Congress, once again, to weigh making hotel resort fees illegal
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The battle over resort fees is once again entering the halls of Congress.
Traveler frustration with these fees has been growing, and several state attorney generals are fighting the added costs in the courts. Now, federal lawmakers are taking action.
Wednesday night, Rep. Eddie Bernice Johnson (D-TX) and Rep. Jeff Fortenberry (R-NE) introduced bipartisan legislation named the “Hotel Advertising Transparency Act of 2019,” aimed at making the practice of charging resort fees illegal.
This is the first legislation aimed at killing resort fees introduced in Congress since 2016.
The bill maintains that “advertising that does not reflect the true mandatory cost of a stay at a place of short term lodging is deceptive.”
The bill specifically goes on to state that: “No person with respect to whom the Federal Trade Commission is empowered under section 5(a)(2) of the Federal Trade Commission Act (15 I.S.C 45(a)(2)) may advertise in interstate commerce a rate for a place of short-term lodging that does not include all required fees, excluding taxes and fees imposed by a government.” The FTC (which has said resort fees are harmful to consumers) is empowered to enforce the rule; the legislation also empowers state attorneys general to bring civil actions on behalf of residents of the state in an appropriate district court of the United States.
Consumer advocacy group Travelers United has been leading the effort to get the bill introduced and supported in Congress.
“This is a monumental bill for American travelers,” said Lauren Wolfe, counsel for Travelers United. “Not only will this bill require upfront disclosure of all fees in the advertised price of a hotel room, but it will require the same for short-term rentals. Congress has a real opportunity here to pass a bipartisan, common-sense bill on behalf of American consumers.”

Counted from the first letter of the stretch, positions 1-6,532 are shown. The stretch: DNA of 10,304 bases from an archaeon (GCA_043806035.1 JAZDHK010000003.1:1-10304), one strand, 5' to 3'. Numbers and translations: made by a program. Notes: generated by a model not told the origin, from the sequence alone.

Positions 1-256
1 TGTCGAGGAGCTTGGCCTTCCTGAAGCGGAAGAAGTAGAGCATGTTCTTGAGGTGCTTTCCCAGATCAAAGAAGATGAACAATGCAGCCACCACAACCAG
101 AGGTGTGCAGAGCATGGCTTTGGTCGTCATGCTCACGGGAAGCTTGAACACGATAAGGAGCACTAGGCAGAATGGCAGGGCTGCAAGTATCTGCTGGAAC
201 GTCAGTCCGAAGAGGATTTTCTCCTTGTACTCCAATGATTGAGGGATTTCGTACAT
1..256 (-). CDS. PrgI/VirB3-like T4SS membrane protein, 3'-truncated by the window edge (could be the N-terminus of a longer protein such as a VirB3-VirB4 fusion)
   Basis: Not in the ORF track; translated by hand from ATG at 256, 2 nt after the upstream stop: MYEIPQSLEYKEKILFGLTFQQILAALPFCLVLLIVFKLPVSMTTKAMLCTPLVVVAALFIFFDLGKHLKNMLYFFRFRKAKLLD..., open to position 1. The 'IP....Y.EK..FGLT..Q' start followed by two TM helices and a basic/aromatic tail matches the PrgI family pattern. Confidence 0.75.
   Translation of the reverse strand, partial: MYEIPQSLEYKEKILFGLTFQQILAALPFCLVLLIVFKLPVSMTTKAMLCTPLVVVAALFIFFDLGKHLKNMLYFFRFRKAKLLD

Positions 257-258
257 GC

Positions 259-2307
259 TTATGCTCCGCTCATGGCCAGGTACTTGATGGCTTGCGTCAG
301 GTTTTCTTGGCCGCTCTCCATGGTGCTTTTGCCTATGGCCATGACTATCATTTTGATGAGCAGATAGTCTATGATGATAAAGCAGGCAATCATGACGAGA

Resort fees — and associated mandatory fees like destination fees and amenity fees — have come under the spotlight in 2019. Just this month, a class-action lawsuit was filed in the U.S. District Court for the Southern District of California against Marriott alleging that resort fees amounted to a drip pricing scheme. Marriott is also currently being sued by the attorney general of Washington, D.C., over resort fees, and Hilton is being sued by the attorney general of Nebraska over what he alleges are “deceptive and misleading pricing practices and failure to disclose fees.”
“This summer, we witnessed a record number of Americans take the opportunity to travel. Unfortunately, this also meant a record number of travelers were subjected to deceptive hidden fees charged by hotels, motels, and other places of accommodation,” said Congresswoman Johnson. “It is projected that in 2019, over three billion dollars in revenue alone will be collected from consumers due to these hidden fees. Consumers should be able to enjoy their vacation without being ripped off and financially burdened. This bill would require that the prices advertised by hotels and online travel agencies must include all mandatory fees that will be charged to a consumer, excluding taxes.”
We’ve covered the 10 worst resort fees — and more importantly, how to avoid resort fees — but if there is any hope of resort fees becoming illegal, this bill has a long way to go. It must first be passed by the House Committee on Energy and Commerce before it would go to a full House vote. That would be followed by the same process in the Senate with a bill being introduced and voted on, and then a jointly-agreed upon bill being forwarded to — and signed into law — by the president.
The whole House process starts with the Consumer Protection and Commerce Subcommittee, which will bring its findings on the bill to the full Energy and Commerce Committee for consideration.
While it’s unclear how far this bill will advance, frequent hotel guests are sure to cheer its introduction and hope it becomes law.
Featured image courtesy of Shutterstock.
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